Oreo produces rainbow-themed cookies in honor of LGBT History Month

Oreo's limited edition rainbow cookies, created to celebrate LGBTQ+ history month.
Oreo's limited edition rainbow cookies, created to celebrate LGBTQ+ history month. | Twitter/OREO Cookie

Oreo, the popular American cookie brand produced by Nabisco, is giving away limited-edition cookies each filled with different colors of the rainbow as part of a campaign to celebrate LGBT History Month. 

Last Friday, Oreo began giving away 10,000 packages of special edition #ProudParent Oreo cookies, which feature “rainbow-colored creme,” to people who share a photo on social media showing what LGBT “allyship” means to them.

Kicking off the campaign, Oreo partnered with PFLAG, a national LGBT advocacy group, to create a 3-minute short film called “Proud Parent." The film is part of the year-long Proud Parent Campaign. 

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The film features a young woman introducing her girlfriend to her parents. Her mother is very accepting of the relationship but her father does not appear to share her enthusiasm at first.

The father warms up to his daughter’s relationship when he walks in on the two women watching home videos of his daughter eating Oreos when she was younger. He ends up painting rainbow colors on the fence in front of the house, signaling his support of the same-sex relationship. “Did I do it right?” he asks as he embraces the two women with hugs. 

The film, which features footage of the two women kissing and lying in bed together, concludes as the words “a loving world starts with a loving home” appear on the screen.  

Viewers who find themselves in similar situations are urged to “show you’re a #PROUDPARENT.” 

The final frame of the video features a heart-shaped Oreo cookie illuminated by rainbow colors. 

On its website, Oreo states that it has been “bringing families together” for over 100 years and wants to “shine a spotlight on the powerful impact love & acceptance can have on LGBTQ+ youth.”

"Having a supportive, affirming family — and committed allies — is crucial for the health and wellbeing of lesbian, gay, bisexual, transgender, and queer (LGBTQ+) people,” PFLAG National Executive Director Brian K. Bond said in a statement. “We are grateful for our partnership with OREO, and for OREO's commitment to our shared vision of a diverse and inclusive world, made better by loving, proud parents and allies."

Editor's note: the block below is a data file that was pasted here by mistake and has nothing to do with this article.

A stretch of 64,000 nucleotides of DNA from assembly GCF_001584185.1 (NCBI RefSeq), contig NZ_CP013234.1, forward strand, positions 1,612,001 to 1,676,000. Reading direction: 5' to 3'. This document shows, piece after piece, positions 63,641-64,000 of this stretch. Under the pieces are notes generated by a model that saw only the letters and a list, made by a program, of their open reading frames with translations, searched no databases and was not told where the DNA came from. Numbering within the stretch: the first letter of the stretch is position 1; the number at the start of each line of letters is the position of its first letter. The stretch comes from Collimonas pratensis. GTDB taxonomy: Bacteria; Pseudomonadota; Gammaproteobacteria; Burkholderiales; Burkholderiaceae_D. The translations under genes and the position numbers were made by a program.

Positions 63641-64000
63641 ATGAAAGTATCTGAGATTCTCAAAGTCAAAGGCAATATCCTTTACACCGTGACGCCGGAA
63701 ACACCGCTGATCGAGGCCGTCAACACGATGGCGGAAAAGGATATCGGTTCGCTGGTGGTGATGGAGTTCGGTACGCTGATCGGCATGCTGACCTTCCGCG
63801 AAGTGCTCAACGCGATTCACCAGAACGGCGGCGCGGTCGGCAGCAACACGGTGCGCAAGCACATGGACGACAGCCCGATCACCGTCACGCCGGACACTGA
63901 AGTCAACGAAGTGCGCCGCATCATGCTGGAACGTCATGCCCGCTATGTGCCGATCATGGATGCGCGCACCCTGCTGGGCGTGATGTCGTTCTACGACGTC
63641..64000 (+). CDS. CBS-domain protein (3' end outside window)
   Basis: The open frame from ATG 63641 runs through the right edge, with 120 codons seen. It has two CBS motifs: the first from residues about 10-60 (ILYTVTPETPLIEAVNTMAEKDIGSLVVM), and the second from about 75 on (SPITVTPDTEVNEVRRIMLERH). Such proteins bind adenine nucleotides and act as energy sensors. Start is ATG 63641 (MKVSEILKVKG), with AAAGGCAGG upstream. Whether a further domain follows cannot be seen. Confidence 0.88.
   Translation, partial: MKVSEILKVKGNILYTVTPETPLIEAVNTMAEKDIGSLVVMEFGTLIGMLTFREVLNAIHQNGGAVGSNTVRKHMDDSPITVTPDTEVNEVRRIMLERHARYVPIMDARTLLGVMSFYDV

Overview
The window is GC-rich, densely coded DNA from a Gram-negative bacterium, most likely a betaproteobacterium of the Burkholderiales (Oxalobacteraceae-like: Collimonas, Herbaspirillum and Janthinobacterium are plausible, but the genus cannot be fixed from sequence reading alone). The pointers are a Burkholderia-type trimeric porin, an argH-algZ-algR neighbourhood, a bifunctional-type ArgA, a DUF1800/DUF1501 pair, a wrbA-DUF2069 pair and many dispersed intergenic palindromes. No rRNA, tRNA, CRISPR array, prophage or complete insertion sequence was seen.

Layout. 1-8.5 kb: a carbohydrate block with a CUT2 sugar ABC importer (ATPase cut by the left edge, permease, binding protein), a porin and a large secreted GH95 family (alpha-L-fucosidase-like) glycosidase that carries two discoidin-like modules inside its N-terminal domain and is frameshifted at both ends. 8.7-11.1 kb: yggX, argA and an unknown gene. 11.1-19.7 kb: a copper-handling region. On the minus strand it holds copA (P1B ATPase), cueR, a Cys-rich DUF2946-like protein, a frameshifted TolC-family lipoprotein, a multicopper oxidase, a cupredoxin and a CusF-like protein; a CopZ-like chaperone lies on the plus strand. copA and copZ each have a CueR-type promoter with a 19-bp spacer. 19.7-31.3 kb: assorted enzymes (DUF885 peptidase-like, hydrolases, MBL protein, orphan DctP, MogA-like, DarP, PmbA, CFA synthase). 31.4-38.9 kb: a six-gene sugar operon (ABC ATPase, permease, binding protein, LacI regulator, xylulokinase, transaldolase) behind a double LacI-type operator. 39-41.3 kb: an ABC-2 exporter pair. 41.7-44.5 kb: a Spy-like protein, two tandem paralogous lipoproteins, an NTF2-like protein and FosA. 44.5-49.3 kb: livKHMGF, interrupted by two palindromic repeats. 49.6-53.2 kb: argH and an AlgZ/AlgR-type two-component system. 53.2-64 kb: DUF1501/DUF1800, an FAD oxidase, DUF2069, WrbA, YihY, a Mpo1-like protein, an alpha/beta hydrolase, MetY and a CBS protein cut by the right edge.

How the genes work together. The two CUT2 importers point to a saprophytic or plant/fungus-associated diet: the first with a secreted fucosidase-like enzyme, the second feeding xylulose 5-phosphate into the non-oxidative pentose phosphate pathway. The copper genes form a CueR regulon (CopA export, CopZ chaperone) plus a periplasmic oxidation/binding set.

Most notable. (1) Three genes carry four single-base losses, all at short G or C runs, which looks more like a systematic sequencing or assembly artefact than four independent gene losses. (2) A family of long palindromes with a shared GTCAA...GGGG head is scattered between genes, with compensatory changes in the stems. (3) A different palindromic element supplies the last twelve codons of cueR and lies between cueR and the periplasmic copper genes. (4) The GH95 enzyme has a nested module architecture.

Oreo’s Twitter page has promoted the LGBT campaign. A promo for “Proud Parent” is the pinned tweet on its official Twitter account while a link to the short film’s website is displayed in the profile. 

The cookie company’s 14 most recent tweets, Twitter threads and retweets, as of Monday morning, all promote “Proud Parent” and the LGBTQ+ movement.

Those hoping to receive a pack of rainbow Oreo cookies can post a picture on Instagram or Twitter using the hashtags #ProudParent and #Giveaway while tagging Oreo. The campaign runs until Oct. 31, unless all 10,000 rewards are claimed before then.

Subsequent tweets shared praise for the “Proud Parent” film and the campaign. The cookie company also posted a tweet celebrating National Coming Out Day Sunday and shared pictures of cookies colored to represent the colors of several different LGBT pride flags, such as the lesbian pride flag and bisexual pride flag. 

The tweets featuring cookies colored to match the pride flags encouraged people to ask PFLAG questions about the flags. Another tweet declared “Pride doesn’t end in June and neither does allyship!”

This is not the first time that Oreo has declared its support for the LGBT movement. 

In 2012, Oreo’s parent company, Nabisco, posted a picture on its Facebook page of an Oreo cookie with all of the colors of the rainbow as its filling.

Last year, Oreo partnered with the National Center for Transgender Equality (NCTE) to give away “special edition Pronoun Packs” as part of an effort to encourage people to “share your pronouns with pride.”

Earlier this year, Oreo collaborated with PFLAG on a “Back to School” guide illustrating “3 ways you can help make a difference by being an ally.” One of the suggestions on how to “be an ally in the classroom” involved asking people to identify their pronouns when introducing themselves to others.

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